7 Nov 2014

US Seals dispute over Bin Laden killing

3:29 pm on 7 November 2014

A public row has arisen over which US commando fired the shot that killed Osama Bin Laden, more than three years after the al-Qaeda leader's death.

Bin Laden

Osama Bin Laden was killed in a 2011 Navy Seal raid. Photo: AFP

Ex-Navy Seal Robert O'Neill, 38, told the Washington Post in a new interview he fired the fatal shot, the BBC reported.

This contradicted the account of Matt Bissonnette, another former Seal involved in the raid, in a 2012 book.

The al-Qaeda leader was killed in a 2011 Navy Seal raid on his compound in Abbottabad, Pakistan.

Mr O'Neill, who retired in 2012, had previously told his story anonymously to Esquire magazine.

He was scheduled to reveal his identity in a television interview later this month, but a website published Mr O'Neill's name pre-emptively in protest of his decision to go public, the Post reported.

Mr O'Neill said he and another member of the team, whose identity remained secret, climbed to the third floor of the compound in Abbottabad, Pakistan and saw Bin Laden poke his head outside the door to one of the rooms.

The unnamed commando, at the point position of the formation, fired at him but missed, according Mr O'Neill.

An instant later, Mr O'Neill went into the room and killed the al-Qaeda leader with shots to the head, he said.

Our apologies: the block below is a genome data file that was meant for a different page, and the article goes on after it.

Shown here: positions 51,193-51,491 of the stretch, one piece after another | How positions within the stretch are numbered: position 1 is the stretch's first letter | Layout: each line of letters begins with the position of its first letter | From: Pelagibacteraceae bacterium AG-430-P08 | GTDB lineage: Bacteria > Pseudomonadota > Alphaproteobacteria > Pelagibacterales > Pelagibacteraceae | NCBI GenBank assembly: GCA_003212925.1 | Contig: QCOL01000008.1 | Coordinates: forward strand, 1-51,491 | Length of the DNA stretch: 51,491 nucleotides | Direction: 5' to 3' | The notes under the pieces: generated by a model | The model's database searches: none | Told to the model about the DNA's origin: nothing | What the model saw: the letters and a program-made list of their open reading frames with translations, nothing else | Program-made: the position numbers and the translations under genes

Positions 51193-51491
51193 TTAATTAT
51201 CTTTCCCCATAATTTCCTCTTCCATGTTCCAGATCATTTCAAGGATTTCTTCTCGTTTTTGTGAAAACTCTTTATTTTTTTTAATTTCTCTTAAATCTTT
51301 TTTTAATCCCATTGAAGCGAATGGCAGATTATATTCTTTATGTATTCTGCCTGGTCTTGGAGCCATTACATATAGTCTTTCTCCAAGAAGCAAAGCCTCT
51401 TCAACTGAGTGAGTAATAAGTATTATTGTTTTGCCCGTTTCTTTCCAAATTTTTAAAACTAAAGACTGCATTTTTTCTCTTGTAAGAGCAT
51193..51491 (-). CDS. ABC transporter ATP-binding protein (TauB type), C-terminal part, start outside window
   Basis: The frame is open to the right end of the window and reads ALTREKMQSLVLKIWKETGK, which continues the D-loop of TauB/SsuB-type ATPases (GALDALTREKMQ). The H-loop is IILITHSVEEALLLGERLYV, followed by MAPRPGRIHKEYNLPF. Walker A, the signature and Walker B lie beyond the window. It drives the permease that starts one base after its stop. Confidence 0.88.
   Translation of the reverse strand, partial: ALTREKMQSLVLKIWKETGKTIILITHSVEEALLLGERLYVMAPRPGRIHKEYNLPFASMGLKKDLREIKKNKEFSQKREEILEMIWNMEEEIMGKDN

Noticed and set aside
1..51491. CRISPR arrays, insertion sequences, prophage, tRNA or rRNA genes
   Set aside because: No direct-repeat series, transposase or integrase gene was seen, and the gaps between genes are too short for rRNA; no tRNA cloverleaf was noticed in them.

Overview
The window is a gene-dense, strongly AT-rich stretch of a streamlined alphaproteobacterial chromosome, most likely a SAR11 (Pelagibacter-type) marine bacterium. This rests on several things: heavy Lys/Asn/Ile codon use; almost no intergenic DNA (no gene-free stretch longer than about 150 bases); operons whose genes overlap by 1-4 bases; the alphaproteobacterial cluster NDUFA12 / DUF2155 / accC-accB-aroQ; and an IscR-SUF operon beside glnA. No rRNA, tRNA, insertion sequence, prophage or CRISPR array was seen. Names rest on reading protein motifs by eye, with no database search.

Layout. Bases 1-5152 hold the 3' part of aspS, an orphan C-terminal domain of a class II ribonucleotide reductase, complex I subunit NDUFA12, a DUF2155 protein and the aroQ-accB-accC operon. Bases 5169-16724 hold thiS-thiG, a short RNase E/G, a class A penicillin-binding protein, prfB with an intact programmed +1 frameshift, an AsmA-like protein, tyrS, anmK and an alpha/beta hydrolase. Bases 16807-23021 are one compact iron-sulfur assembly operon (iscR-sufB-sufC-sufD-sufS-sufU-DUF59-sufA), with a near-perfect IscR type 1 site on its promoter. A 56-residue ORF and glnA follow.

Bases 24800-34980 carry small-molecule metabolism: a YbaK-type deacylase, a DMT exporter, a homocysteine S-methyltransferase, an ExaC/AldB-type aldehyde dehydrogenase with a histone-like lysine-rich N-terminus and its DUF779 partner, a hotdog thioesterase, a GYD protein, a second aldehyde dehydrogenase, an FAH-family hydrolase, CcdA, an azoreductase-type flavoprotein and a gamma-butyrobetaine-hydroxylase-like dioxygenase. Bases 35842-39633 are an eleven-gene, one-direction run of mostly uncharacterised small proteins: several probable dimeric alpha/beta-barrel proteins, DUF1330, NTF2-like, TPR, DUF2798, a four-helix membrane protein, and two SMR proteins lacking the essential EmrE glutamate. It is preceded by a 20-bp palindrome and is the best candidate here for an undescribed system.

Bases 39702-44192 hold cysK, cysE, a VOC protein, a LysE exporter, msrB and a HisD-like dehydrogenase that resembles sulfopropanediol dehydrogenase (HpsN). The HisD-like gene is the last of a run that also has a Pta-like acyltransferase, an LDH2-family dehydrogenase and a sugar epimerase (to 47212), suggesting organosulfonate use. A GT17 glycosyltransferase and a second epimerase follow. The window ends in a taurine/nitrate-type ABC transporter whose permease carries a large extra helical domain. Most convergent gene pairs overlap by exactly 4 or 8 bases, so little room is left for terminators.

However, in the book No Easy Day, Mr Bissonnette claimed it was the point man who killed Bin Laden.

This week, Mr Bissonnette did not directly dispute Mr O'Neill's claim, in an interview with NBC News.

"Two different people telling two different stories for two different reasons," Mr Bissonnette told the broadcaster.

"Whatever he says, he says. I don't want to touch that."

Mr Bissonnette was scheduled to appear on the CBS news magazine programme 60 Minutes ahead of the publication of his second book, No Hero, about his service with the Seals.

Meanwhile, he was under investigation for potentially disclosing classified information in his first book, about the Bin Laden raid.

The official account of what happened was unlikely to be disclosed by the US government for many years.

Pentagon officials had neither confirmed nor denied Mr O'Neill's account, but senior special operations leaders sent a letter last week to all Navy Seals urging them to comply with their code of silence about operational details, including avoiding taking "public credit".

"We do not abide wilful or selfish disregard for our core values in return for public notoriety and financial gain," they wrote.

Bin Laden, who organised the 9/11 attacks on the US, was confirmed killed in the raid and his body was buried at sea.

Darkness and close quarters inside the compound have made some Navy Seals question whether it is possible to determine whose bullets killed the al-Qaeda leader.

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